Who Was Ella Baker?
“The major job was getting people to understand that they had something within their power that they could use, and it could only be used if they understood what was happening and how group action could counter violence…”
- Ella Jo Baker
We build on Ms. Baker’s legacy by supporting people to create solutions for one of the biggest drivers of injustice today: mass incarceration.
Private prison companies, the War on Drugs, and anti-immigrant policies are all part of an economy and justice system focused on punishment and destruction, rather than safety and prosperity.
Through our Books Not Bars campaign, the Ella Baker Center successfully mobilized families of incarcerated youth to win change in California’s costly, broken youth prison system and stop the building of new jails.
Now, we're expanding the idea of “books not bars” into a bigger vision for justice reinvestment––shifting resources away from mass incarceration towards more effective economic and public safety strategies, including investment in schools, jobs, and other resources communities need.
Our current justice system worsens cycles of poverty, violence, and incarceration, and deepens racial and economic inequality.
Justice reinvestment can break these cycles for good, and help build an economy that benefits everyone, not just an elite few.
Wherever you are, you can join us to build safe, healthy, strong families and communities.
The Ella Baker Center for Human Rights is named after a largely unsung hero of the civil rights Freedom Movement who inspired and guided emerging leaders.
Ms. Baker played a key role in some of the most influential organizations of the time, including the NAACP, Martin Luther King's Southern Christian Leadership Conference, and the Student Nonviolent Coordinating Committee.
Like her, we spark change by unlocking the power of every person to strengthen their communities and shape their future.
Ella Baker's Early Life
Ella Jo Baker was born on December 13, 1903, in Norfolk, Virginia. Growing up in North Carolina, she developed a sense for social justice early on, due in part to her grandmother's stories about life under slavery.
As a slave, her grandmother had been whipped for refusing to marry a man chosen for her by the slave owner. Her grandmother's pride and resilience in the face of racism and injustice continued to inspire Ms. Baker throughout her life.
Baker studied at Shaw University in Raleigh, North Carolina. As a student she challenged school policies that she thought were unfair. After graduating in 1927 as class valedictorian, she moved to New York City and began joining social activist organizations.
In 1930, she joined the Young Negroes Cooperative League, whose purpose was to develop black economic power through collective planning. She also involved herself with several women's organizations. She was committed to economic justice for all people and once said, "People cannot be free until there is enough work in this land to give everybody a job."
Joining the Struggle Against Jim Crow
Ella Baker began her involvement with the NAACP in 1940. She worked as a field secretary and then served as director of branches from 1943 until 1946.
Inspired by the historic bus boycott in Montgomery, Alabama, in 1955, Baker co-founded the organization In Friendship to raise money to fight against Jim Crow Laws in the deep South.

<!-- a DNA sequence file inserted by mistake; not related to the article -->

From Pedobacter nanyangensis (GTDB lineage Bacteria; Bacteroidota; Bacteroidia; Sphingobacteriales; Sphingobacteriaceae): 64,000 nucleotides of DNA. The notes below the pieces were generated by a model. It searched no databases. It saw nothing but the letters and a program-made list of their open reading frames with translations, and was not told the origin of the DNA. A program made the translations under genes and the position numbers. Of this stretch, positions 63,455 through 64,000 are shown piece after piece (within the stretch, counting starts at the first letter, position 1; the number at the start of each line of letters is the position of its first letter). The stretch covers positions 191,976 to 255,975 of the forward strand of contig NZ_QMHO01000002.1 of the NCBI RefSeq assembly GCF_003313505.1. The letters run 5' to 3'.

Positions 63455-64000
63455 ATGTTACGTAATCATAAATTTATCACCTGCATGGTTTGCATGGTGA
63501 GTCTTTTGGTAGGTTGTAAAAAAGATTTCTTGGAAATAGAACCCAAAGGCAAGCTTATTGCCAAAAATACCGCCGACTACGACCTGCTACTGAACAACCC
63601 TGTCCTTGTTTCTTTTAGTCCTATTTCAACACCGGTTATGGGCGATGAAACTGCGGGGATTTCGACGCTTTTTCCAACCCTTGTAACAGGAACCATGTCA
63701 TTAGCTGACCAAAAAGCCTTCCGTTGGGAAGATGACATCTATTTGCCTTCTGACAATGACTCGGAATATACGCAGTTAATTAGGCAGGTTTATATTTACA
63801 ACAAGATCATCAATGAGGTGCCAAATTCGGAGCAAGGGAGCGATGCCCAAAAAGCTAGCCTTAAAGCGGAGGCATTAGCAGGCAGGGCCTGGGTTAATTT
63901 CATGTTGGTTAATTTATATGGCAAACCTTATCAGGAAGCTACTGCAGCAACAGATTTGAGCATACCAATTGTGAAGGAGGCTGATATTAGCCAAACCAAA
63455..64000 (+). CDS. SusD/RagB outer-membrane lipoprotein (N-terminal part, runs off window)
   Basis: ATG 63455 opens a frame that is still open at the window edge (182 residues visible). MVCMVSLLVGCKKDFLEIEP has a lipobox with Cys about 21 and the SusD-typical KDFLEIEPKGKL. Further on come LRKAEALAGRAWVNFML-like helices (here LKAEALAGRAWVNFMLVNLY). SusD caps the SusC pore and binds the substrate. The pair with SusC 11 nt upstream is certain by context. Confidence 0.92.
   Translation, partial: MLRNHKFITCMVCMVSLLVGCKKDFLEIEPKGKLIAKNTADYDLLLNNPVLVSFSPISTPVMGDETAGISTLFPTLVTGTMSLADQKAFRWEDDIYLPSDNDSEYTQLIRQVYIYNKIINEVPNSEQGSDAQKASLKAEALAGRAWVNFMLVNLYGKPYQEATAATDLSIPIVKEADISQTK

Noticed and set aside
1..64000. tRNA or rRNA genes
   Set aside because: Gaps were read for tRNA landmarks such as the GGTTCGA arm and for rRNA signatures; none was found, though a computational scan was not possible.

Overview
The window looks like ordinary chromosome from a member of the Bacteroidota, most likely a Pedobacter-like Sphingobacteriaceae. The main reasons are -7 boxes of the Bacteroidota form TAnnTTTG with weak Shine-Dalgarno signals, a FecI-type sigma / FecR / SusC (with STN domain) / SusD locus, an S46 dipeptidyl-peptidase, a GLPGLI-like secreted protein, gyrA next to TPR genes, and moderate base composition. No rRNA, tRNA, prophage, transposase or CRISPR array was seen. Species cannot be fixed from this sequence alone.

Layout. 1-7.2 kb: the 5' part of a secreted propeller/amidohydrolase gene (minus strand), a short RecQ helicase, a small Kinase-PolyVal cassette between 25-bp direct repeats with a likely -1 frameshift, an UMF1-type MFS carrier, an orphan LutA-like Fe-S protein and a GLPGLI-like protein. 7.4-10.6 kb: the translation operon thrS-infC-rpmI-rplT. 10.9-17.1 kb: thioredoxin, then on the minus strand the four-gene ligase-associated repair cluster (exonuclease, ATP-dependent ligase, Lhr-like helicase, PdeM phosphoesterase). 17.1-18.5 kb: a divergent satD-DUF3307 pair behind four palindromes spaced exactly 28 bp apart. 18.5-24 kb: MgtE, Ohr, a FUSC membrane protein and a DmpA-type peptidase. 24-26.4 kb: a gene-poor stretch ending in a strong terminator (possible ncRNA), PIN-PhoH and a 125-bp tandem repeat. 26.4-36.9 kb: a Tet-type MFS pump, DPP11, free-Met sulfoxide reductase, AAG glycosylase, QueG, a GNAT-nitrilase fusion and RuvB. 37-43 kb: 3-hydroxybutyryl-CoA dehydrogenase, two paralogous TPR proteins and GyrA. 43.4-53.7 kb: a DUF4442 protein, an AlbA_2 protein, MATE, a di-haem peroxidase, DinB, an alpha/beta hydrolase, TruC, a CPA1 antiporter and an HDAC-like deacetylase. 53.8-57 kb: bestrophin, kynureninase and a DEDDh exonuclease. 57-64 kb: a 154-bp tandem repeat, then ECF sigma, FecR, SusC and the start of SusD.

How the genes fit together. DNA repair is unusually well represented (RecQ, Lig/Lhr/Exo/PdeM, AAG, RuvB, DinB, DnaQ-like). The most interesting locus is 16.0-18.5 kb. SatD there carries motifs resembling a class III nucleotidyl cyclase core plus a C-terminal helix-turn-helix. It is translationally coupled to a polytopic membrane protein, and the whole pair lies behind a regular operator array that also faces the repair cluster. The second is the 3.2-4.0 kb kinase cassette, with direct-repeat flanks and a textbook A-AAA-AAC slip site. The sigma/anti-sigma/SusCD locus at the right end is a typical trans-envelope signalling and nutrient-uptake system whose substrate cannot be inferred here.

In 1957, Baker moved to Atlanta to help organize Martin Luther King's new organization, the Southern Christian Leadership Conference (SCLC). She also ran a voter registration campaign called the Crusade for Citizenship.
The Student Nonviolent Coordinating Committee (SNCC)
On February 1, 1960, a group of black college students from North Carolina A&T University refused to leave a Woolworth's lunch counter in Greensboro, North Carolina where they had been denied service.
Baker left the SCLC after the Greensboro sit-ins. She wanted to assist the new student activists because she viewed young, emerging activists as a resource and an asset to the movement. Miss Baker organized a meeting at Shaw University for the student leaders of the sit-ins in April 1960. From that meeting, the Student Nonviolent Coordinating Committee -- SNCC -- was born.
Adopting the Gandhian theory of nonviolent direct action, SNCC members joined with activists from the Congress of Racial Equality (CORE) to organize the 1961 Freedom Rides.
In 1964 SNCC helped create Freedom Summer, an effort to focus national attention on Mississippi's racism and to register black voters.
Miss Baker, and many of her contemporaries, believed that voting was one key to freedom. Today, that is still the case: if we do not exercise our collective voice, we are unable to influence the policies and laws that impact our lives. To be counted, we must be heard.
The Audacity to Dream Big
With Ella Baker's guidance and encouragement, SNCC became one of the foremost advocates for human rights in the country. Ella Baker once said, "This may only be a dream of mine, but I think it can be made real."
Her influence was reflected in the nickname she acquired: "Fundi," a Swahili word meaning a person who teaches a craft to the next generation. Baker continued to be a respected and influential leader in the fight for human and civil rights until her death on December 13, 1986, her 83rd birthday.
Wanting to celebrate Ella Jo Baker as an unsung hero of racial and economic justice and seeking to honor her legacy of leadership and movement building, our founders chose to name our Center for Ella Baker. Her audacity to dream big is a cornerstone of our philosophy.
We believe the best way to honor Ms. Baker's legacy is to inspire people to imagine new possibilities, lead with solutions, and engage communities to drive positive change. Join us and keep her story going.